• Wizards forward Deni Avdija has become more consistent after being a hot-and-cold shooter through his first three NBA seasons, notes Chase Hughes of Monumental Sports. Avdija is third on the team in scoring at 12.1 PPG while shooting a career-high 51.9% from the floor and 39.6% from three-point range. The 22-year-old is solidified as part of the future in Washington after signing a four-year extension prior to the season.
  • The Magic had several chances to advance to the final eight in the in-season tournament, but nothing went their way Tuesday night, per Jason Beede of The Orlando Sentinel. Orlando could have won East Group C with a Toronto victory over Brooklyn or a Boston win over Chicago by fewer than 22 points. The Magic also had a chance at a wild card if Miami had won at Milwaukee or New York had beaten Charlotte by fewer than four points. Orlando wound up getting eliminated despite a 3-1 record and a +22 point differential.

Latest On Potential Mavericks Sale

Sands Corp. president and chief operating officer Patrick Dumont, son-in-law of Miriam Adelson, will be the family’s “foremost member” if their purchase of the Mavericks is approved by the NBA, Marc Stein writes in his latest Substack column.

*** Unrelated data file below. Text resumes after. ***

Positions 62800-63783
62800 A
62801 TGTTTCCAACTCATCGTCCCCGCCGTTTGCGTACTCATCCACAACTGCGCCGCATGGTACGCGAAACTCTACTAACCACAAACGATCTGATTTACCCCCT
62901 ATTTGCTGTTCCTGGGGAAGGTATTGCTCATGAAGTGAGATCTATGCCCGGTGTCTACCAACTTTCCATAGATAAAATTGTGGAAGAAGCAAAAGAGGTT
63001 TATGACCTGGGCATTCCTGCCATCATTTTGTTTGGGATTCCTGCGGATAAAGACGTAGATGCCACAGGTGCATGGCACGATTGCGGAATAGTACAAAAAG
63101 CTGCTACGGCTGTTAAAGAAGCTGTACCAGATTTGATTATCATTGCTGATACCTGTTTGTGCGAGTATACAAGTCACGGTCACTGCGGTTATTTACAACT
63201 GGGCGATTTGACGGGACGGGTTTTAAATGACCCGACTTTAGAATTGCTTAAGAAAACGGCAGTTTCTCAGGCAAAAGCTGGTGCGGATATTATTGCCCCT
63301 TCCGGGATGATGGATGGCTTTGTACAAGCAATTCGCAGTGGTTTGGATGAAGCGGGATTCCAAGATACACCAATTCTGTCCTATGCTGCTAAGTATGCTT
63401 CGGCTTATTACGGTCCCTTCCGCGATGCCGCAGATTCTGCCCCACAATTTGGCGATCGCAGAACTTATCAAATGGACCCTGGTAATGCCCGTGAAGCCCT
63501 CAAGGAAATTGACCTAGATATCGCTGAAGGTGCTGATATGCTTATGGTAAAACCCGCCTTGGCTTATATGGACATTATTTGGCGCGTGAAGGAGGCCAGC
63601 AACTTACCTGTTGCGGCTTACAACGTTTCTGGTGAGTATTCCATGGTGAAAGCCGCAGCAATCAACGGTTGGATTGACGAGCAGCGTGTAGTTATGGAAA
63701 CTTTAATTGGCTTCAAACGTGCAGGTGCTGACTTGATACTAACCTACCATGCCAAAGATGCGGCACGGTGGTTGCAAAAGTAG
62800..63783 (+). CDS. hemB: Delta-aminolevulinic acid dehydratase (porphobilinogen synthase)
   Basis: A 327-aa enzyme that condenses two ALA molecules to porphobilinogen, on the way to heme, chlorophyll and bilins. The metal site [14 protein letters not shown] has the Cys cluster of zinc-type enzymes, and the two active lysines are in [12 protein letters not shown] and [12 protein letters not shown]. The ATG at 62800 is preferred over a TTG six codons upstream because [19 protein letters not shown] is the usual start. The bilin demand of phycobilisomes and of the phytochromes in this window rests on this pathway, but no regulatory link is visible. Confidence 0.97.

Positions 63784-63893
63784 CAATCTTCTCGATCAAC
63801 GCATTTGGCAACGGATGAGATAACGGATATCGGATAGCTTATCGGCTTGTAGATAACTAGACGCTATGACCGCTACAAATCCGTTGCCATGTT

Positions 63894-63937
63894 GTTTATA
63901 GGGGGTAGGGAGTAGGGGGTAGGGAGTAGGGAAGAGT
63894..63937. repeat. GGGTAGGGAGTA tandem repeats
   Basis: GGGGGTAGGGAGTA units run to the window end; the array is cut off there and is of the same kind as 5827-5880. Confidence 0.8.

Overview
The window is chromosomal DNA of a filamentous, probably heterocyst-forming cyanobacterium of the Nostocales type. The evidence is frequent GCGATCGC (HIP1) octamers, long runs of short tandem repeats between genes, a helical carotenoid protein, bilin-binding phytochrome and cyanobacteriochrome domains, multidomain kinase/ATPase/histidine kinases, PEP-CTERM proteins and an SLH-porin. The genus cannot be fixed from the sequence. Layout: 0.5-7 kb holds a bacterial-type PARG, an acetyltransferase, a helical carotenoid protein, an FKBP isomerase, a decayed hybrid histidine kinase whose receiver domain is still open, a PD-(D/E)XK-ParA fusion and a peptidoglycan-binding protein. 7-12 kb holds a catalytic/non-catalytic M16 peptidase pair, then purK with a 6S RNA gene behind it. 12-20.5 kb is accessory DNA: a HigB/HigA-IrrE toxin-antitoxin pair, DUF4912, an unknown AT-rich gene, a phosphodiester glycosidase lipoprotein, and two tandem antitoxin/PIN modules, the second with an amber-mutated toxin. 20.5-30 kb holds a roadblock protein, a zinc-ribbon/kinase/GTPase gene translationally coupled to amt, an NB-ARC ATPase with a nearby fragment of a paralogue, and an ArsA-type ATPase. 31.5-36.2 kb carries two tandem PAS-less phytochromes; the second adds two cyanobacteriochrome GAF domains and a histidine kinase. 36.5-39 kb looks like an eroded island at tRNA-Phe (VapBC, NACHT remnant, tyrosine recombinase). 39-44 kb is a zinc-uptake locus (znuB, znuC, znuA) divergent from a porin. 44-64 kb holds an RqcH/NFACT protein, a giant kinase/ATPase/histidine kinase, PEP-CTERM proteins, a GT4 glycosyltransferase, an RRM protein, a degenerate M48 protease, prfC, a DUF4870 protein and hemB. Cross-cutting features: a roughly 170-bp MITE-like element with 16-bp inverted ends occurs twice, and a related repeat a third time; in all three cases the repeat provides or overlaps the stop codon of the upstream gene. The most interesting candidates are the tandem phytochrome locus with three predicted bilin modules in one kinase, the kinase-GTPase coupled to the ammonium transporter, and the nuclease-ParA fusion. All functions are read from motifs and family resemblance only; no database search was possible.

It’s still not fully clear how much power Mark Cuban will have once he becomes a minority owner, even though it was reported Tuesday that he will continue to run the team’s basketball operations. Stein notes that it’s an unprecedented arrangement, and the Adelson family may want some say in personnel moves once they’re writing the checks.

Stein points out that Cuban has already ceded some decision-making to Nico Harrison, who was hired as general manager in 2021, and CEO Cynthia Marshall, who has been handling business matters since 2018. Even so, Stein found it shocking that Cuban opted to sell the team, considering that he sits near the bench at most games, maintains a visible role in the war room on draft nights, and remains involved in most personnel decisions.

League sources tell Stein that Cuban plans to be “a very active partner” to the Adelsons on basketball matters while letting the family deal with television revenues, real estate ventures and similar issues.

There’s more from Dallas: